I could move back to Minnesota. Warmer, climate-changed winters? Yes please! But now there are polar vortexes. Well then, maybe cool California. Oops. Not with the fire and smoke. The Pacific Northwest? Smoke there, too. Plus a spreading plutonium plume, and radiation from Japan. The East Coast? Florida? Rising seas. The South? Stronger hurricanes. The Midwest? Floods. Tornadoes.

I might as well stay here. The desert is built for heat. And my girl is here.

Yeah, it's an age of trouble. I think it's not where we live, but how. How we prevent the trouble, and how we live with it coming. Through group efforts or private habits? Through facing the trouble, or denying it? Is peace to be found in either?

My kid loves her trouble-preventing, habitat-saving work. And she gets paid for it: the best of all possible worlds. But not really. The Wild is losing. Habitat disappearing, court cases lost, protections rolled back. Extinctions. The usual one step forward, two steps back. Sometimes ten.

I watch her healing and dealing. She divorces results from effort. Loves her coworkers, her beautiful sunny office. Values her own contributions: writing, editing, designing. Lingers and laughs at certain postings: colorful photos of cuteness. Or enchanting ugliness. All of this moving her toward health. Moving the world toward health, too, as she fights.

It's an excellent path, but mine's different. I don't fight, I refuse to participate. I live small. No car, no flush toilet. No cell phone. No credit card—I shop alleys and curbsides. Grow my own food, swap some of it for diversity. Pick edibles from the landscape. Make what I need. Fix stuff. Cook my own meals, ingredients fresh and unpackaged. Harvest that rainwater. Walk or bike where I need to go. Entertain myself. Keep my income needs low.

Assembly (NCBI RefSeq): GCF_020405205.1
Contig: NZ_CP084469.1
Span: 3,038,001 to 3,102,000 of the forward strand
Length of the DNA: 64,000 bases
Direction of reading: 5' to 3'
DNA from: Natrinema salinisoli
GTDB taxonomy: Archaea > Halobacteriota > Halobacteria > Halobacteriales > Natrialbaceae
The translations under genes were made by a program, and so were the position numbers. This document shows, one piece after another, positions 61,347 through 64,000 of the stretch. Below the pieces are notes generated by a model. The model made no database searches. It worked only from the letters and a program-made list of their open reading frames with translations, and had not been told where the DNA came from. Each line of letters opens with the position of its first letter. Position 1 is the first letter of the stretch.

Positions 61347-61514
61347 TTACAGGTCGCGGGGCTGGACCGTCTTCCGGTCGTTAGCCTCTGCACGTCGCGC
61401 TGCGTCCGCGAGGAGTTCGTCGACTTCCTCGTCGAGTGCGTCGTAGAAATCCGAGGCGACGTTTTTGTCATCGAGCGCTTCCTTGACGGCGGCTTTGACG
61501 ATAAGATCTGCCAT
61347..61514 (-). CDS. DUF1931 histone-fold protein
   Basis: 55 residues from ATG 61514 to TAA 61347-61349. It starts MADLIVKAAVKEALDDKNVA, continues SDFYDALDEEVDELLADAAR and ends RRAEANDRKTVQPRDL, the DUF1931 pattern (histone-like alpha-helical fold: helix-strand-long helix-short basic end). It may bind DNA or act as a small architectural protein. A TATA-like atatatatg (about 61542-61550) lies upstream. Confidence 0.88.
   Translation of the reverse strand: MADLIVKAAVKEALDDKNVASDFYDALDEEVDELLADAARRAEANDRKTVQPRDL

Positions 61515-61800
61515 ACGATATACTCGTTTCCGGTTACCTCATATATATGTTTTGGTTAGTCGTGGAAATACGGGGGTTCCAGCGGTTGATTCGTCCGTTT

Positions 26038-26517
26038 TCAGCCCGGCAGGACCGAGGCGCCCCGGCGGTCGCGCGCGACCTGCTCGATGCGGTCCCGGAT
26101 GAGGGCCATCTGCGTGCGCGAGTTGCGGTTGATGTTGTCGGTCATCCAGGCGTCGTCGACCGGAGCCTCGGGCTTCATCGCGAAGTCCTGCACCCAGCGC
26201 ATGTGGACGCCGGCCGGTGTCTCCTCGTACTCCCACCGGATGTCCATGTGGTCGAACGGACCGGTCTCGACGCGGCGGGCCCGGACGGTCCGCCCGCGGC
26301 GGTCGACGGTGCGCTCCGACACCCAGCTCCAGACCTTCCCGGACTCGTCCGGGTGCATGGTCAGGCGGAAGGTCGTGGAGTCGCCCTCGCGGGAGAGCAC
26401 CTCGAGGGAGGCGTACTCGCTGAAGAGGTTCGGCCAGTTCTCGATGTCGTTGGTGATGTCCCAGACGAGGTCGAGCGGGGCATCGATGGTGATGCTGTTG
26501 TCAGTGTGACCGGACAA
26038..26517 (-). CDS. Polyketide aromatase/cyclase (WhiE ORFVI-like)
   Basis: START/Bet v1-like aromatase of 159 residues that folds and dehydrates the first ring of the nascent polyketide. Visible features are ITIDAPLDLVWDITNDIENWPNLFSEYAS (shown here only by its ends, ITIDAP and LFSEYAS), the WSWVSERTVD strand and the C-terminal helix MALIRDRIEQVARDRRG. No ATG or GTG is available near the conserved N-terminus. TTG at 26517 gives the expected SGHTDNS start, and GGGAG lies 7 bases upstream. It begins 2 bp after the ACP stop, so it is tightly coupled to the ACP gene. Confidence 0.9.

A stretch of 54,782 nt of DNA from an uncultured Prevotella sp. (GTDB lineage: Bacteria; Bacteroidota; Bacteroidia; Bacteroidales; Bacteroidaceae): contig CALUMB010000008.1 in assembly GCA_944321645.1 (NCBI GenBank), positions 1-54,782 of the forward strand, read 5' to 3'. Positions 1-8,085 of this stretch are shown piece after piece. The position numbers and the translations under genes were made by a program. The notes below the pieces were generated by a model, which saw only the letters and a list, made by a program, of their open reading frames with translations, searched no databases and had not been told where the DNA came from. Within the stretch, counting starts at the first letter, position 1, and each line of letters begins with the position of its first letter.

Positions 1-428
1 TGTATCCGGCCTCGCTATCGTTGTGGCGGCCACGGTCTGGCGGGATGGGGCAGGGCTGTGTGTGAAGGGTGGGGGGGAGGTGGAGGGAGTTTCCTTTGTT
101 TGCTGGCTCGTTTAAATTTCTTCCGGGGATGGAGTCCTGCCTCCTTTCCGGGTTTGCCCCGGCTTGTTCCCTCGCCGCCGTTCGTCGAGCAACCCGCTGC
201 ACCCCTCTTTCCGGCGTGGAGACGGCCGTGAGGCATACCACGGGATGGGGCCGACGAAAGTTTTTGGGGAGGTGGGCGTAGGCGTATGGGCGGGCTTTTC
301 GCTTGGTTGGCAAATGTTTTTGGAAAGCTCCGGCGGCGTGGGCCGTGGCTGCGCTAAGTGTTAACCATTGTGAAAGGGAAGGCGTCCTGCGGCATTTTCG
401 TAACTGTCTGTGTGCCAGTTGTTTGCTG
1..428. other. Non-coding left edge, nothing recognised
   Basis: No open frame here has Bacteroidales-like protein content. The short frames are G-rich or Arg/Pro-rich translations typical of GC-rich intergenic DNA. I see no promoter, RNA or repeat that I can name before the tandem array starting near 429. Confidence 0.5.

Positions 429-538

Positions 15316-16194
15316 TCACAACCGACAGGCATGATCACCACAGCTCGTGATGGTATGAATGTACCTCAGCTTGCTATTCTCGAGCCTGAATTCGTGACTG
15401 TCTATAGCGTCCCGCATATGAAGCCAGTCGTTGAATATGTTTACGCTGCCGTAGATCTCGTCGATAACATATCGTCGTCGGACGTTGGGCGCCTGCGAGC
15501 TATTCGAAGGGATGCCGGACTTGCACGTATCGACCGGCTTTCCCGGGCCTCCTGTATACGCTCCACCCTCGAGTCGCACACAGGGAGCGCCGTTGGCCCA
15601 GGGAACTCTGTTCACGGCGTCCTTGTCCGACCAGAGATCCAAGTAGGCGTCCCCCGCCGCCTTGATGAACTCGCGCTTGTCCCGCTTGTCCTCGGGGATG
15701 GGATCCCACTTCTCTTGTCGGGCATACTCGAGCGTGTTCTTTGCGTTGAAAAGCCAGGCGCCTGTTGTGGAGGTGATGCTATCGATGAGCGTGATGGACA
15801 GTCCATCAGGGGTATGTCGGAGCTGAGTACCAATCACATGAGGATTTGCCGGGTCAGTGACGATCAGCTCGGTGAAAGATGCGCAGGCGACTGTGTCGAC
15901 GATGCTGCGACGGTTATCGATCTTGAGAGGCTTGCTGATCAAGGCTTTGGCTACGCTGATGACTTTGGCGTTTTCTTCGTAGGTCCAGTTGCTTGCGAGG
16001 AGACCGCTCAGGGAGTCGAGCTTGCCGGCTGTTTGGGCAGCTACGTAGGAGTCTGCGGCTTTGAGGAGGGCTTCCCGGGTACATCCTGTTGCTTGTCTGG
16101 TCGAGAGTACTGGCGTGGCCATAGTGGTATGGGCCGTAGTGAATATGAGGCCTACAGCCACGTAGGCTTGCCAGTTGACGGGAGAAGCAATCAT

I love this path. Less worry. No credit card hacks. No toilet repairs. No cell phone to lose, break, get addicted to, see confiscated, reveal my whereabouts. No pesticides on my food. Not much garbage to weigh me down. Less plastic in my body. And no parking problems, license fees, tickets, or traffic jams. No gas to buy, no car-potato weight gain.

Planetary poisons are personal hazards. As above, so below. The shiny stuff we order gets hauled by a truck that bites us in the leg.

So that's my kind of fighting. Not taking part. It's as valid as my kid's. I think there's a battle strategy for everyone. The fun is in discovering it.

Yes, and my girl is dancing, now. Dancing! No thanks to the childhood without lessons, but not too late. She's found it herself, out there beyond her assumed talents. Beyond intellect, academics, language—dance was waiting for her. Her first performance, I cried. Couldn't stop. The physical grace and beauty an overwhelming surprise. Strength and muscle replacing the hunger-weakened limbs. The boldness of movement somehow cancelling the warped image of body. Her work, her fight for wild habitats, a platform to this unexpected passion. So that soon she's teaching, evenings, with students she loves as deeply as animals.